First, external support can make (or break) a transition. In the case of Portugal, integration into the European Economic Community (EEC) was one of the most influential factors in keeping the transition on track. The Soares government first applied to join the EEC (which later became the EU) in March 1977, and Portugal achieved EEC membership in 1985. During the pre-accession period, EEC membership was a carrot that helped keep Portugal’s transition on track. It offered a variety of political and economic benefits and came with democratic requirements, which helped guide Portugal’s constitution-drafting process and kept any illiberal tendencies at bay. Even during the rockiest period of the transition, from 1974 to 1975, the right and center-left parties were focused on European integration as a way to solve Portugal’s economic problems, making a convincing argument that Portugal should turn West rather than East toward the USSR and largely sidelining the Communist Party.

Additionally, when Portugal experienced a rapid economic decline common to early transitions, the International Monetary Fund was able to step in with $42.4 million in short-term assistance in 1977 and another $57.4 million in 1978. Aid from Western European countries also softened the blow of the economic downturn, making the transition less painful for the Portuguese people.

The second factor was location, location, location. Having democratic neighbors does not guarantee democratic success, but Portugal’s exposure to Western European democracies clearly benefited the transition. Members of the Portuguese diaspora who lived and worked in democratic Europe transmitted their experiences, along with their remittances, back home. The European social democratic parties were also highly influential during the early years of the transition in providing financial support as well as training and advice to their Portuguese counterparts.

Furthermore, as a founding NATO member, Portugal was tied to the United States in a way that made U.S. interests in the country more relevant to Portugal. And the ties developed between the Portuguese military and the European and U.S. militaries helped create a democratic political culture within the armed forces, which helped prevent a second military coup.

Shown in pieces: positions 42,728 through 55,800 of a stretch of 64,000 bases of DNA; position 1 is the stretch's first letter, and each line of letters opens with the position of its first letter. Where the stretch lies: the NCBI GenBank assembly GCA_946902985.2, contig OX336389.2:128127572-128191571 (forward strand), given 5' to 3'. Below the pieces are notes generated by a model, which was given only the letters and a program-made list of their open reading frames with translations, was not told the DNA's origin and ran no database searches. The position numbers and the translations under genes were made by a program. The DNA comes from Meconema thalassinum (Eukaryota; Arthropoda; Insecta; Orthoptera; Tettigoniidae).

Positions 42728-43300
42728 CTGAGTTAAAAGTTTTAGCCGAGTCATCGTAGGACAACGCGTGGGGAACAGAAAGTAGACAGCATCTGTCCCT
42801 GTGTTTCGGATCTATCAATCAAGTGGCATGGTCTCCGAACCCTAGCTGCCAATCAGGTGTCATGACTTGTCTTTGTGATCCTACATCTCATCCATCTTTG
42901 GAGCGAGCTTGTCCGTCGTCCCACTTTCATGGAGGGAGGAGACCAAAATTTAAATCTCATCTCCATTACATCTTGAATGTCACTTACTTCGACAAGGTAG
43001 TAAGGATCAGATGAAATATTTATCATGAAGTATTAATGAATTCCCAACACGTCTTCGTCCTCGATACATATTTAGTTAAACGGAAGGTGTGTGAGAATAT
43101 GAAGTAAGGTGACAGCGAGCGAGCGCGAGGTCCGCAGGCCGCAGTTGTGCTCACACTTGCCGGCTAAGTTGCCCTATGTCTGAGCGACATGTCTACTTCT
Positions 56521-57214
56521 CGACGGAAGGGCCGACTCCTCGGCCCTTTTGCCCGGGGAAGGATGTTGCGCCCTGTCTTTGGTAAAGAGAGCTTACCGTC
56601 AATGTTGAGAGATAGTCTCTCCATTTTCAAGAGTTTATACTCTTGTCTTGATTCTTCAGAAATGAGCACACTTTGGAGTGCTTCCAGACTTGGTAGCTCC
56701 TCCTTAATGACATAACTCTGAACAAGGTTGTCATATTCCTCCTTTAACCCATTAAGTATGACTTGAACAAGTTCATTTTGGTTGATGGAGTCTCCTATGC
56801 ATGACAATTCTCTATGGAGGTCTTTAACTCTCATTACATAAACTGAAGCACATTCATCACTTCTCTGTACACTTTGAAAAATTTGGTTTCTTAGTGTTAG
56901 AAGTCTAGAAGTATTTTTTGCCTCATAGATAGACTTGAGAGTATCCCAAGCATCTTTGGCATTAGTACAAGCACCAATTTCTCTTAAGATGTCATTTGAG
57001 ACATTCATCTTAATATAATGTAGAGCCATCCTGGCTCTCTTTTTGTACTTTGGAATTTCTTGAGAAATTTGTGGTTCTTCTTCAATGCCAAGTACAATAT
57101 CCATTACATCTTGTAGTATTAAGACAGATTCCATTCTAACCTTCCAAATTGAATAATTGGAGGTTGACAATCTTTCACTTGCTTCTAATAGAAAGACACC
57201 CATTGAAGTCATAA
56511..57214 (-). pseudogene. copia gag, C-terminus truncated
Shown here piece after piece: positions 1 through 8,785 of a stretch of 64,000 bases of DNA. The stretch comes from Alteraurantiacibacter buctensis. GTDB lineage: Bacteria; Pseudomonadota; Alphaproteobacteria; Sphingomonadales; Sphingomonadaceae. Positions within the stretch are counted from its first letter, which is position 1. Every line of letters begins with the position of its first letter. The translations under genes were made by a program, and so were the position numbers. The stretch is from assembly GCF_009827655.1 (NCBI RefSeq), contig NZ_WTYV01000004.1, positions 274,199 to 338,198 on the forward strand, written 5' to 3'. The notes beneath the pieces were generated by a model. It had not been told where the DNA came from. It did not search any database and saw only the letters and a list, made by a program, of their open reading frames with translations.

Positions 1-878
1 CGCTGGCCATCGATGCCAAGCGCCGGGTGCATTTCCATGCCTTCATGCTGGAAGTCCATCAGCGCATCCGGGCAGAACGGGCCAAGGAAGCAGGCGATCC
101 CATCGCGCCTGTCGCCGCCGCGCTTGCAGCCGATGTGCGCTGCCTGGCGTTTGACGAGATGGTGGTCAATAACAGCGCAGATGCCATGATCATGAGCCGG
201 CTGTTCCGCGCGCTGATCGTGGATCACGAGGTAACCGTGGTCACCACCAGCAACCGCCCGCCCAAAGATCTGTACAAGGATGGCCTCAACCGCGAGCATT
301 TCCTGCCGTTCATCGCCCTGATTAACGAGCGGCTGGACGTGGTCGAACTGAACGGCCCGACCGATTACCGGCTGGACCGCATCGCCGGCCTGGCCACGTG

Third, there is no democracy without democrats. While Portugal’s revolution began with a military coup, the Portuguese public soon took to streets to demand democratic change. Once the transition began, much of the Portuguese public had little interest in returning to authoritarianism, preventing anti-democratic forces from co-opting the transition. A military coup alone—without public backing—likely would not have been sufficient to bring about the monumental and lasting change Portugal experienced. Rather, the commitment to democracy from the Portuguese people and civil society sustained the transition during dark times.

Fourth, and perhaps most important, democracy is a rocky and uncertain process. One of the reasons for Portugal’s success was the failure of the Soviet Union to support its communist allies. Although there was fear that the USSR would undermine Portugal’s democratic turn (and it did initially provide Portugal’s Communist Party with financial aid), it instead prioritized détente with the United States and Western Europe, shoring up its military access to the NATO arena, and bringing former Portuguese colony Angola into its orbit. Those who wrote off Portugal’s transition because of its ties to the Soviet Union were taken by surprise at how little attention Moscow paid to Lisbon and how little resistance the Soviet Union put up to Portugal’s burgeoning democracy. Had Portugal’s revolution occurred a few years earlier, the USSR might have seized on the opportunity to bring a European country into its orbit and brought about a very different result.

An observer looking at Portugal fifty years ago would not likely anticipate that today it would be as democratic as its Western European neighbors. And it’s easy to forget that Portugal’s democracy was not expected to last. In the midst of a major global democratic decline, it’s worth remembering that the trends we are witnessing may not be a harbinger of an autocratic future—and that those countries that have managed to accomplish the difficult task of creating a lasting, consolidated democracy have done so with the help of their friends.

Carnegie does not take institutional positions on public policy issues; the views represented herein are those of the author(s) and do not necessarily reflect the views of Carnegie, its staff, or its trustees.